Insomnia can take many forms, from trouble falling asleep in the first place to unwelcome awakenings during the night. The February 2011 issue of the Harvard Mental Health Letter discusses some options to help people with insomnia get a good night's sleep.
For chronic insomnia, the treatment of choice is cognitive behavioral therapy (CBT). Both the American Academy of Sleep Medicine and the National Institutes of Health recommend trying CBT before trying medication, because CBT is just as effective as prescription medication at alleviating chronic insomnia in the short term and may be more effective in the long term. When used to treat insomnia, CBT helps people change negative thoughts and beliefs about sleep into positive ones, so that they don't keep themselves awake worrying.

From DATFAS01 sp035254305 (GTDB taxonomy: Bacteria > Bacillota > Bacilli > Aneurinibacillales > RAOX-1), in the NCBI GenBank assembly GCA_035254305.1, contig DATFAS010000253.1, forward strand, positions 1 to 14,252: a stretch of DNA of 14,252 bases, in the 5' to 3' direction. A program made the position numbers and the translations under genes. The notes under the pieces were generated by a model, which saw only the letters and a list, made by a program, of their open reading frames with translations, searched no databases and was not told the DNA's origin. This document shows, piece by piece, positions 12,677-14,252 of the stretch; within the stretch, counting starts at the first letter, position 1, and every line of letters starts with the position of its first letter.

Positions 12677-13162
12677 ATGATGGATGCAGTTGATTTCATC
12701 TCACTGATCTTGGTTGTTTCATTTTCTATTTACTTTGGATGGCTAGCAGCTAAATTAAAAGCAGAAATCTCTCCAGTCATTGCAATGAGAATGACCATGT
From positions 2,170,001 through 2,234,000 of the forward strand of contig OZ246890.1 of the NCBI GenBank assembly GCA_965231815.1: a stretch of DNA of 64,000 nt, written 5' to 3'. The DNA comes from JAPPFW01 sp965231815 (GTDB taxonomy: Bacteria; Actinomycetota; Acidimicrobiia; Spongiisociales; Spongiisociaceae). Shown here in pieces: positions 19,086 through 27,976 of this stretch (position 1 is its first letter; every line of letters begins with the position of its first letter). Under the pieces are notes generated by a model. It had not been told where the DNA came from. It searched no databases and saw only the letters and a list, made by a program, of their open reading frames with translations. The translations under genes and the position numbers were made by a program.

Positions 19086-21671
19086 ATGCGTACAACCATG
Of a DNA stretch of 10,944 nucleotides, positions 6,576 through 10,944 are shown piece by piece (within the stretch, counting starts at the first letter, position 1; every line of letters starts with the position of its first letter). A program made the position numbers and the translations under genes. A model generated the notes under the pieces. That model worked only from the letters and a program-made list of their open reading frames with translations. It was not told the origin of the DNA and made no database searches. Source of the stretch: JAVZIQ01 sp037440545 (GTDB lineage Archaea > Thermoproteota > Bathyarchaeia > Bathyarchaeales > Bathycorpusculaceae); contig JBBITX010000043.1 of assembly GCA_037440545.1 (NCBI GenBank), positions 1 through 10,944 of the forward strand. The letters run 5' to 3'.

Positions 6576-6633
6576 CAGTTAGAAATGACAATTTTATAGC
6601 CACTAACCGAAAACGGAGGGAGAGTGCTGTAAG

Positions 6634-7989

Prescription medications can be useful for some people with transient or short-term insomnia. Drugs should be used at the lowest dose and for the shortest possible period of time. Drug stores carry a confusing variety of over-the-counter sleep products that usually contain various types of antihistamines as active ingredients. Over-the-counter antihistamines are generally safe, but sleep experts usually advise against using them because they can have side effects and are often ineffective in relieving sleep problems.
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